SR: Have you heard of the Celebrity Death Rule of Threes? It talks about how if one star dies, two more tend to follow. But now, it looks like we need to formulate a new theory for celebrity divorces — there have been at least half a dozen in recent times. I was at a family function recently, and all people wanted to know from me was what exactly went wrong in these marriages. As film reporters, are we expected to know the nitty-gritties of a star’s personal life?

VM: It’s the same everywhere I go these days too. I agree it’s ‘breaking’ news, but they ask me about these divorces like they’d ask a sports reporter about Ashwin’s secret carrom ball or a science correspondent whether life is indeed possible on Jupiter’s moon.

SR: Though we take writing so seriously, it hurts at times to know that a celebrity divorce article will be bigger than any film story out there. But I guess gossip sells…

VM: Exactly. No matter how hard you work to write about an actor’s impressive performance or a director’s deft handling of a sensitive subject, we need to come to terms with the fact that their divorce is going to outsell any of it. I don’t get the point…what’s the big deal anyway?

SR: I think it shows people how fallible they are… just like you and me. Celebrities are human too, despite the unfathomable heights at which society places them.

VM: Have you noticed how a celebrity divorce is twice as ‘juicy’ when both parties are stars… like Brangelina or Tom Cruise and Katie Holmes?

SR: Oh yes, that’s the case here too. You have so many recent examples: Amala Paul-Vijay, Lissy-Priyadarshan... It makes you wonder how tough it must be to lead a real life off reel.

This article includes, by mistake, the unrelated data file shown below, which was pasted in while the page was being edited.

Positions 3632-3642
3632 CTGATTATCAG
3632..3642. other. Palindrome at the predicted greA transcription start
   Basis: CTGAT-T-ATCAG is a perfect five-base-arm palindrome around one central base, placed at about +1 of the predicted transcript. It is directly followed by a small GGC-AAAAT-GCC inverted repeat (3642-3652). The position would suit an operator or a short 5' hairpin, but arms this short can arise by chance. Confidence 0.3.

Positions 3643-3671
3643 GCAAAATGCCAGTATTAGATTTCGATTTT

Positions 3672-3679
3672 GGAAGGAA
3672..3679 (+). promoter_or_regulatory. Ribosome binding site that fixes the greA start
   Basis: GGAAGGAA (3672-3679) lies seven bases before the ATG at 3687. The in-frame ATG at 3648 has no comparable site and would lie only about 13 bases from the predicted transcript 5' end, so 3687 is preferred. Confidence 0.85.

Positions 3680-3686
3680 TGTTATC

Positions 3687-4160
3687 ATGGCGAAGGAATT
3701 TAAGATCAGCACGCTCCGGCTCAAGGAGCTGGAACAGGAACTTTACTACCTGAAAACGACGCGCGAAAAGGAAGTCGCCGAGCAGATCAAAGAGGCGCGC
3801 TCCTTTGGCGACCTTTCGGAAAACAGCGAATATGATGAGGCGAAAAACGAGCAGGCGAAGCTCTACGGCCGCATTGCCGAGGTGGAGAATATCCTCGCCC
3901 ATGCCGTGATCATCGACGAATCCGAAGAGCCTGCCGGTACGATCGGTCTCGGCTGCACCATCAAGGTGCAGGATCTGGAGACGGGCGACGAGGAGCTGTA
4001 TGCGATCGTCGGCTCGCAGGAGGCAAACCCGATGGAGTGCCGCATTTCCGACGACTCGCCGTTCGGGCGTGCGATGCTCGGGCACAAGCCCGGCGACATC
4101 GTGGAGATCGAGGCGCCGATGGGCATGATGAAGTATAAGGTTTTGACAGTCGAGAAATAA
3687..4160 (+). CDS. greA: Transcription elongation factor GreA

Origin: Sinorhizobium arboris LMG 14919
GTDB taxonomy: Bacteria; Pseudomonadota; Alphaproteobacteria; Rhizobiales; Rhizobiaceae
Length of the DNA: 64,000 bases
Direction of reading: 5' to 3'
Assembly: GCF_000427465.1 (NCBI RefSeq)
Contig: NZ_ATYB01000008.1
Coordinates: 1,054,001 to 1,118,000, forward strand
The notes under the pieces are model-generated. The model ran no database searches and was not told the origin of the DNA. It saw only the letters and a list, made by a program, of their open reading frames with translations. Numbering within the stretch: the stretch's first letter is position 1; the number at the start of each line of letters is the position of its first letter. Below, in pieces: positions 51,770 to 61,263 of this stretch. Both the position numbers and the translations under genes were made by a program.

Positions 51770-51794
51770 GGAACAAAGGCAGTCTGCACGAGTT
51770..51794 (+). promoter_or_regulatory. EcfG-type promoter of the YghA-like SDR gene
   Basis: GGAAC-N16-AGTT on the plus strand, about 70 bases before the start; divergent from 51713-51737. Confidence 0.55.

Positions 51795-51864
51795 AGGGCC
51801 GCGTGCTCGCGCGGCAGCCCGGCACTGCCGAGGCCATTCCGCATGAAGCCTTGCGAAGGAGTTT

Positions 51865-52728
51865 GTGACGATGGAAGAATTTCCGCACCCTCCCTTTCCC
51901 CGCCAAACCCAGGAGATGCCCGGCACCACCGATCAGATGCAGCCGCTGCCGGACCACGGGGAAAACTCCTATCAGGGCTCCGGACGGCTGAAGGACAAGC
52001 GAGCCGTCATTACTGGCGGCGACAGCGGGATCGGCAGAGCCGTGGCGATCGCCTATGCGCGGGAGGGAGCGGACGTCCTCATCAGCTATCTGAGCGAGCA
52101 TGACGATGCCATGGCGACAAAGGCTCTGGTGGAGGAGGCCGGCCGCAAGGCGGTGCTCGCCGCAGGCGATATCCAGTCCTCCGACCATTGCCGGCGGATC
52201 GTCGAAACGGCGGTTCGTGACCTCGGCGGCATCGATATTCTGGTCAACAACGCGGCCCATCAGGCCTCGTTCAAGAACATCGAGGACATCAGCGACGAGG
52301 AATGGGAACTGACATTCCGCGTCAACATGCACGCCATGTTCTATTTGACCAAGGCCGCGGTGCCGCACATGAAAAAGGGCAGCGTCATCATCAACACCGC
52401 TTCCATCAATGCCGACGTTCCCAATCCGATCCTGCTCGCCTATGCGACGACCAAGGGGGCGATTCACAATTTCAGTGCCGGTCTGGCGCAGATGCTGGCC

VM: I have one more theory. I think the curiosity stems from desire. Take the case of Brad Pitt and Angelina Jolie. They were arguably the most desirable people in the world. I feel everyone nurses some sort of secret jealousy that they were with each other, but their divorce suddenly makes them feel ‘attainable’ again, however far-fetched that may seem.

SR: Hmm… Marriage, as a concept, might just work differently in the case of a celebrity. When someone unconnected to the film industry marries a star, they’d better realise that gossip, intimate scenes, and long outdoor schedules are occupational hazards. Acting is no IT or bank job.

VM: Honestly, I don’t think filmmakers themselves have helped the cause. I can’t remember too many films that have destigmatised divorce. Name one hero who has played the role of a divorcee in Tamil cinema?

SR: Wasn’t Kamal a divorcee in Avvai Shanmughi?

VM: But his only objective in the film was to get back with his wife and kid. So that doesn’t really count. In contrast, aren’t there dozens of films that portray divorce as the ‘The End’?

SR: I read this line once: ‘Divorce isn’t a tragedy. A tragedy is staying in an unhappy marriage.’

VM: Aha, I see that you’re still subscribing to that ‘Quote of the Day’ mailer...

SR: Poda. But I get your point about how films show divorce. Aren’t there exceptions, though?

VM: Didn’t you catch Aandavan Kattalai? It portrayed divorce sessions so realistically without treating it like an impending disaster. It even has cheeky subtext about how a divorce can be the beginning of something beautiful.

SR: I loved the court sequences in which an old man claims that he’s in line for his fourth divorce!

VM: Do you think we’ll ever watch a Tamil film in which a big hero, playing a divorcee, tries his hand at love again? Why don’t we see more films in which people have remained friends, even after divorce? For instance, in the Malayalam film Spirit, Mohanlal’s best friends are his ex-wife and her husband. Even Kabhi Alvida Naa Kehna, however convoluted, treated divorce like it’s righting a wrong.

SR: You seem to have been thinking about this a lot. Why don’t you sit down and write a movie on divorce?

VM: I will… (phone rings) That’s my wife. Got to go da.

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Printable version | Jun 2, 2020 1:25:47 PM |

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